A proposed Arkansas bill that would require employers to offer testing options as an exception to employer COVID-19 vaccine mandates became law on October 13, 2021. Governor Asa Hutchinson refused to sign the law, deeming it “unnecessary,” but he also did not veto the legislation, allowing it to be enacted. The law will take effect on January 13, 2022. According to the law’s preamble, the Arkansas General Assembly found that the US government is mandating that employers force employees to be vaccinated “against the employee’s will” and that “vaccination mandates are an overreach of authority.”
The stated purpose of the new law is to “protect employees in Arkansas from impending terminations due to vaccination mandates.” Specifically, the law states that an employer that requires or is mandated to require vaccination or immunization for COVID-19 shall provide a specific exemption process that includes options to allow the employee to produce either:
- a negative antigen detection test result or molecular diagnostic test result no more than once per week showing that the employee is not positive for COVID-19; or
- proof of immunity for the virus that causes COVID-19 or its variants, including, without limitation, the presence of antibodies, T cell response, or proof of a positive COVID-19 or its variants test, on a basis of two times per year, not to exceed once every six months, from a licensed healthcare provider.
Further, the law provides that “if multiple proven test processes are available to an employee… the employee may choose which test to take.”
The law states that the cost of the testing shall be covered through state or federal funding made available if the employee’s health benefit plan does not provide coverage for the testing. In the event that the cost of testing is not covered by an employee’s benefits or available state or federal funding, then “the cost of the testing shall be covered by the employee.”
The law also notes that if an employee is terminated due to an employer’s violation of the law, such as a termination of an employee who is not vaccinated and was not offered a testing option (including antibody testing), then the employee may be eligible for unemployment benefits in addition to other available remedies under Arkansas or federal law.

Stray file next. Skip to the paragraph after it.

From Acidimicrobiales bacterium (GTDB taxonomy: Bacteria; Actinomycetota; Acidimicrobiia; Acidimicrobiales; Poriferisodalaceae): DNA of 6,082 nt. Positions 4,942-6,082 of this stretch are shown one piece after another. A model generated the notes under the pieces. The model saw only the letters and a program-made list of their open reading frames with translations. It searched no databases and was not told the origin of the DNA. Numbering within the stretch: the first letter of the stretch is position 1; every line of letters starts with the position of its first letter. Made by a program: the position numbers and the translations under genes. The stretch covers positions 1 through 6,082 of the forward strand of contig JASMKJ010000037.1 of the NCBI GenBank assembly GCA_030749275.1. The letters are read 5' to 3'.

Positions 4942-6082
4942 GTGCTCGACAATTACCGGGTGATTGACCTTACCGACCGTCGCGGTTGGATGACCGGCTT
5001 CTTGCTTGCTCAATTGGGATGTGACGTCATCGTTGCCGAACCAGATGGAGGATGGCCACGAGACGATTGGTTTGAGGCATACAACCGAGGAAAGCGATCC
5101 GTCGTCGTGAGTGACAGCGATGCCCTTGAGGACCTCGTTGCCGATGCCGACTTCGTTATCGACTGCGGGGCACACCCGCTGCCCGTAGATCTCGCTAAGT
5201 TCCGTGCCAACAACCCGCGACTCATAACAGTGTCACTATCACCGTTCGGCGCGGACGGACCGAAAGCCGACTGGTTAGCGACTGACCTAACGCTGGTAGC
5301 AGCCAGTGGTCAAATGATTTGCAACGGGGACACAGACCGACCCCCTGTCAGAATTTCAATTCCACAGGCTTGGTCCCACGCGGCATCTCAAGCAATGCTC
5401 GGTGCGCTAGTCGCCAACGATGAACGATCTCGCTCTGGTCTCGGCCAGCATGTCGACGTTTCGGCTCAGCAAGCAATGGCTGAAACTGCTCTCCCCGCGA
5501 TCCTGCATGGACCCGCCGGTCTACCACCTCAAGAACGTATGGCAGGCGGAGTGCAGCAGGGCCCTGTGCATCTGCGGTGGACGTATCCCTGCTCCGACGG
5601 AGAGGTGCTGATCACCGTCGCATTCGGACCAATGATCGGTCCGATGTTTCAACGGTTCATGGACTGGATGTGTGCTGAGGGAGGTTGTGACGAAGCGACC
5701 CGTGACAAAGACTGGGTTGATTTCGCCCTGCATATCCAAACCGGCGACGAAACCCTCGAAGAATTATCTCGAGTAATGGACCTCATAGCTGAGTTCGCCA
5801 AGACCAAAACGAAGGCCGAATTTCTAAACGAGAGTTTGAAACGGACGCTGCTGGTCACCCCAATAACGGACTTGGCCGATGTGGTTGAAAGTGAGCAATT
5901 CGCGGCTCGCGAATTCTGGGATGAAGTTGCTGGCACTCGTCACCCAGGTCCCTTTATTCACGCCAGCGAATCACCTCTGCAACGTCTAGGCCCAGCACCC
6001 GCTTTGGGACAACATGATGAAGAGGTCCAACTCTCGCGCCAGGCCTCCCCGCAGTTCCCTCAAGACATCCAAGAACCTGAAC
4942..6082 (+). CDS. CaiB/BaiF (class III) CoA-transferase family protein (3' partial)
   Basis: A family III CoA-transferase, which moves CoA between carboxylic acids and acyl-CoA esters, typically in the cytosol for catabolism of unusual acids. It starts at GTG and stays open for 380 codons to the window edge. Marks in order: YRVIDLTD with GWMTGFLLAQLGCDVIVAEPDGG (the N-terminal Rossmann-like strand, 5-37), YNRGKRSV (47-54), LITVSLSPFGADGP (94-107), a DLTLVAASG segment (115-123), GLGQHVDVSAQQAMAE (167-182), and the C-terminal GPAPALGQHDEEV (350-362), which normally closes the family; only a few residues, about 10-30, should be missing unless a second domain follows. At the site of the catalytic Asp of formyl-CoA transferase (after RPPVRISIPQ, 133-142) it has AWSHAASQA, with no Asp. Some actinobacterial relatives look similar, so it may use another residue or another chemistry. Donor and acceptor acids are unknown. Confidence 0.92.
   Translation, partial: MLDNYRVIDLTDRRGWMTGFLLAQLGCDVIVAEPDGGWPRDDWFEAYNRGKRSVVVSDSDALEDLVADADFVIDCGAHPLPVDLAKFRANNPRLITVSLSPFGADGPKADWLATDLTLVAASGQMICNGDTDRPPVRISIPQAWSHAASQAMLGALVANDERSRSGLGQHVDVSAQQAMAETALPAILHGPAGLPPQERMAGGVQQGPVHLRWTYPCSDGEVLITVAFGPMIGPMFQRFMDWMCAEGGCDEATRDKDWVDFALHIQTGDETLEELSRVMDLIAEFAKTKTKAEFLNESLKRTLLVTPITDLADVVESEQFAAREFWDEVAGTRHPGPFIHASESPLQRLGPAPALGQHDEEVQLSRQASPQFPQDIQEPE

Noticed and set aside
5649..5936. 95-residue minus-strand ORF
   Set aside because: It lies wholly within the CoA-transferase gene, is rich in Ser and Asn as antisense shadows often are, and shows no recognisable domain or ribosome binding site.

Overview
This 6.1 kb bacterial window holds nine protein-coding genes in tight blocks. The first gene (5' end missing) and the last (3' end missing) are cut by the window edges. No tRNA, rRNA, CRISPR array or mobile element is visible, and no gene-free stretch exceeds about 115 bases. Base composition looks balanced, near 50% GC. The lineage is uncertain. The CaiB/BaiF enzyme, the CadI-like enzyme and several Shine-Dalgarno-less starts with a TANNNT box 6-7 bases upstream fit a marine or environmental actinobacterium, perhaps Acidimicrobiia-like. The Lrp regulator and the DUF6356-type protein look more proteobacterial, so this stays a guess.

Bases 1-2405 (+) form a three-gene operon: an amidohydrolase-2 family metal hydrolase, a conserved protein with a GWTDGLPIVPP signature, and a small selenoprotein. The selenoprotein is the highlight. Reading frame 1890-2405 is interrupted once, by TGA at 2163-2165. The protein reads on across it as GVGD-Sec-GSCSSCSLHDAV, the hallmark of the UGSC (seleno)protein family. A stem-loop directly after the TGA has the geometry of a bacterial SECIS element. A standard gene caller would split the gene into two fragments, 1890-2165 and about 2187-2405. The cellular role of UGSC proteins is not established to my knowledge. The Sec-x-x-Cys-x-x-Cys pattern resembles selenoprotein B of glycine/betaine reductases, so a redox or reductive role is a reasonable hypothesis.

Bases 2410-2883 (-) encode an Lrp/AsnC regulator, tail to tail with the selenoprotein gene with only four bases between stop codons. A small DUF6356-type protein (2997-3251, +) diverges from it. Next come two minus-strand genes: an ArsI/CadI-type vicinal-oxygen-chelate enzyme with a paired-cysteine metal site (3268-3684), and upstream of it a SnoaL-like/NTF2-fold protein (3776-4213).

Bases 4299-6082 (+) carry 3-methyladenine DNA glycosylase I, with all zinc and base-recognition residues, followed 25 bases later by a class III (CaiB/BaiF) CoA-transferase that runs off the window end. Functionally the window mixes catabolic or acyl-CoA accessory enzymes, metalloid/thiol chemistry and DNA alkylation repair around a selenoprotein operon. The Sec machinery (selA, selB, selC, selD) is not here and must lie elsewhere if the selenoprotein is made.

The law is scheduled to expire on July 21, 2023, provided it remains in effect and is not extended.
This is a significant development as—in addition to requiring employers to provide a weekly testing option—the law requires employers to accept proof of a prior COVID-19 infection or natural immunity/antibody test results as an exception to vaccination requirements. This approach is not consistent with CDC guidance, which recommends that people should still get vaccinated “regardless of their history of symptomatic or asymptomatic SARS-CoV-2 infection.” Further, the CDC published a study on August 6, 2021, which found that, based on the information reviewed in such study, vaccination offers at least twice the protection against becoming infected that natural immunity provides.
Notably, Governor Hutchinson issued a lengthy statement in which he disagreed with the purpose of the law, expressed concern about its impact, indicated that the bill would be costly for employees, and specifically explained that “the solution is not to put employers in a squeeze play between state and federal law. Employers need the freedom to protect their employees and their customers, and government should not interfere with that freedom through mandates.” Governor Hutchinson specifically explained that the 90-day period prior to the law becoming effective was one factor in his decision not to veto the legislation. The governor described that period as a “critical time to assess the harm and for the Courts to review the bills as well.”
There likely will be challenges to the law in the next few months and employers with operations in Arkansas should continue to monitor those developments, particularly if they are also subject to federal vaccination requirements that are inconsistent with the Arkansas law.